Tuesday, May 26, 2015

Food Storage: Freezing and Drying

But not freeze-drying, which is an entirely different matter.

I come from a place and a people where emergency preparedness, and particularly food storage, are nigh unto doctrinal teachings. A long-running joke among the "Doomsday Prepper" types is "Find a Mormon and take their stuff." While we can debate the wisdom of actually following this course of action, there is a bit of twisted logic to it: we Mormons are experts at buying it cheap and stacking it deep, and here are a few insights into how we keep it from going bad.

The most basic and common way to store food is simply to freeze it:
  • Everybody has at least some freezer capacity in their home, and deep-freeze units can be purchased fairly inexpensively if additional storage is needed.
  • Foods can be purchased in larger quantities during sales, broken down into convenient packaging sizes, and simply put on ice until needed. 
  • No other special equipment is required.
  • There is minimal overhead cost involved.
  • As long as the electricity stays on, everything is happy. 
  • Even if the power goes out briefly, a good freezer will keep food safely cold for a decent period of time (assuming the door is left shut to keep the cold in). 

(Protip: Keep a cup of ice cubes in your freezer, and replace them as they evaporate away. If for some reason the temperature in your freezer increases to an unsafe level, the ice will melt. If power is restored without you noticing, the water will re-freeze, but will no longer be in cube form. It's a handy, free way to monitor the system.)

Foodsafety.gov has a handy chart that lists best-quality time frames for foods that are frozen. They also note that frozen foods are safe to eat virtually indefinitely. The key to ensuring quality in frozen foods is keeping out air and moisture:
  • Commercial bags and heat sealing units are available for a modest price and will make freezing foods far easier and more effective.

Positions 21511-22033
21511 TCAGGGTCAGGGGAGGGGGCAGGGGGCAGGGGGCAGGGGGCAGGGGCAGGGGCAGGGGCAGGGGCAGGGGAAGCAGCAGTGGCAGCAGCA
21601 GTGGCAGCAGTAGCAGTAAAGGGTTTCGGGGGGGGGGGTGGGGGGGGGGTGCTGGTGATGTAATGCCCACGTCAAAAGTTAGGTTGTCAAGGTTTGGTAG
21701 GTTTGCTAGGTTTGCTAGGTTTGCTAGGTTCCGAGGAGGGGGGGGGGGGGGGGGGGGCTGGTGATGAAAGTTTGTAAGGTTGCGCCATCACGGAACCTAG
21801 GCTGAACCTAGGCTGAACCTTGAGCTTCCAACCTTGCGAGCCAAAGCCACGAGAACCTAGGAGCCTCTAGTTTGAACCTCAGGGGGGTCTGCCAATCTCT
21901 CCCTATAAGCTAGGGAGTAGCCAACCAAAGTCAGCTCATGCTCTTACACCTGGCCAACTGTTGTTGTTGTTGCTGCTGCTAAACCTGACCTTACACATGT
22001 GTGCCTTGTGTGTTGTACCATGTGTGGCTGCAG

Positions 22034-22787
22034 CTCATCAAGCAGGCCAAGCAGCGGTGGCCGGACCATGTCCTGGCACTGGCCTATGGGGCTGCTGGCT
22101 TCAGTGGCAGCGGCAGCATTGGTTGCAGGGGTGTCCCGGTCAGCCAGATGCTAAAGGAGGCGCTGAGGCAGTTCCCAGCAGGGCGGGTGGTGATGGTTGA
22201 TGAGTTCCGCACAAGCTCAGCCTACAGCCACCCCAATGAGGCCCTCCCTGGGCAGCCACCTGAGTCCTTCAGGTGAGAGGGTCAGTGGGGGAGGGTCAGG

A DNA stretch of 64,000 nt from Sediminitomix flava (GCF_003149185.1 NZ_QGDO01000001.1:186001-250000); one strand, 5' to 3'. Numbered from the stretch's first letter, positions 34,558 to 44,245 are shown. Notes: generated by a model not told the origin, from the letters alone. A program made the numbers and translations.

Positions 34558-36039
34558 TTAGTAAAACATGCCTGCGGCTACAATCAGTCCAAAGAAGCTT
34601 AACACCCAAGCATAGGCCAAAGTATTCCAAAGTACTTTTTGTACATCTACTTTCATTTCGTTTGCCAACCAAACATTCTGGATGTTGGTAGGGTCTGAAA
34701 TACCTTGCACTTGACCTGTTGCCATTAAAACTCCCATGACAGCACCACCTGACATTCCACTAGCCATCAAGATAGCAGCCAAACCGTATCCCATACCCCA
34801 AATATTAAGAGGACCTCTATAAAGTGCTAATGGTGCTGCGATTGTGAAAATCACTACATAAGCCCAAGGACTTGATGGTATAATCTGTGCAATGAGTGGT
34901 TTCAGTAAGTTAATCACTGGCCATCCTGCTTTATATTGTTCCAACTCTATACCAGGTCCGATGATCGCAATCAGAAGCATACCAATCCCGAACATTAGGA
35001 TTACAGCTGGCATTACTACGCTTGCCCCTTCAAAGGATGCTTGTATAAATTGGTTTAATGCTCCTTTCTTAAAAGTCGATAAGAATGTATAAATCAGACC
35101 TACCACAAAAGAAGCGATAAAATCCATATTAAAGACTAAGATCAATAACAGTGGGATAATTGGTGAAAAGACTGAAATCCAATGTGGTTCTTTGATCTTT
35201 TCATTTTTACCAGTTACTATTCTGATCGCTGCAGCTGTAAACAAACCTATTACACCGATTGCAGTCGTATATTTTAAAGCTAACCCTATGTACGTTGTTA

• For shorter-term storage, or if heat-sealing is currently outside your budget, a quality zipper freezer bag will suffice. 
  • In the worst case, freezer burned food can usually still be used in soups, stews, and slow-cooker recipes. (If any readers have a recipe like this to share, by all means leave it in the comments section.)

Dehydrated foods store incredibly well. 
  • They require no refrigeration or freezing, so they have no maintenance cost, save for the shelf space they're kept on. 
  • Kept in cool, dark areas and sealed in a similar manner to the ones discussed for freezing, dried grains, vegetables, and other non-proteins will keep for 8 years or more. 
  • Dried fruits store for five years or better.
  • Dried meats have a fairly short shelf life, so meat often does better in the freezer. 
  • Dried foods also have the advantage of being far easier to transport, as they weigh a fraction of their original weight, and require no cooling considerations for short term use. 
  • David covered how to store food in buckets, and his advice in using buckets to store dehydrated foods, in addition to store bought, holds true.

Drying your own food 
It's a fairly simple process, accomplished several ways. The easiest is through a dedicated dehydrator. These consist of a low-temperature heating element and a fan which moves air across slotted or vented trays. The linked unit is the modern variant of the ones mom and grandma used for years when I was a kid. 
  1. Foods are prepped by being sliced thinly and cut into manageable sizes if necessary. 
  2. Slice as thinly as practical, since thinner slices dry more quickly and completely. 
  3. The slices are then placed on the trays in a single layer with no overlap, and the machine is turned on and let run until the food is as dry as desired.
  4. Remove the dried food from the machine, package it for storage, and you're done.
Foods can also be dried in an oven, but it is a far more involved process, and far less energy efficient. It is an effective method, but won't work in all ovens, and the energy costs involved will go a long way towards purchasing a dehydrator that will do the job far better. If you do choose this technique, elevating your food on a stainless steel cooling rack will help the process along.

Dehydrated foods can be used dry (raisins, dried apples, etc.), or can be re-hydrated to use as if they were fresh. Simmer or boil the dry product for 20-30 minutes, then use it as you would fresh food. They can also be thrown dry into soups and stews, and they'll reconstitute as they cook.

Food storage doesn't have to break your budget, taste like cardboard, or be entirely alien to your diet. Freezing and drying allows you to put up foods that you like and know, and are confident that you and your family can and will eat.


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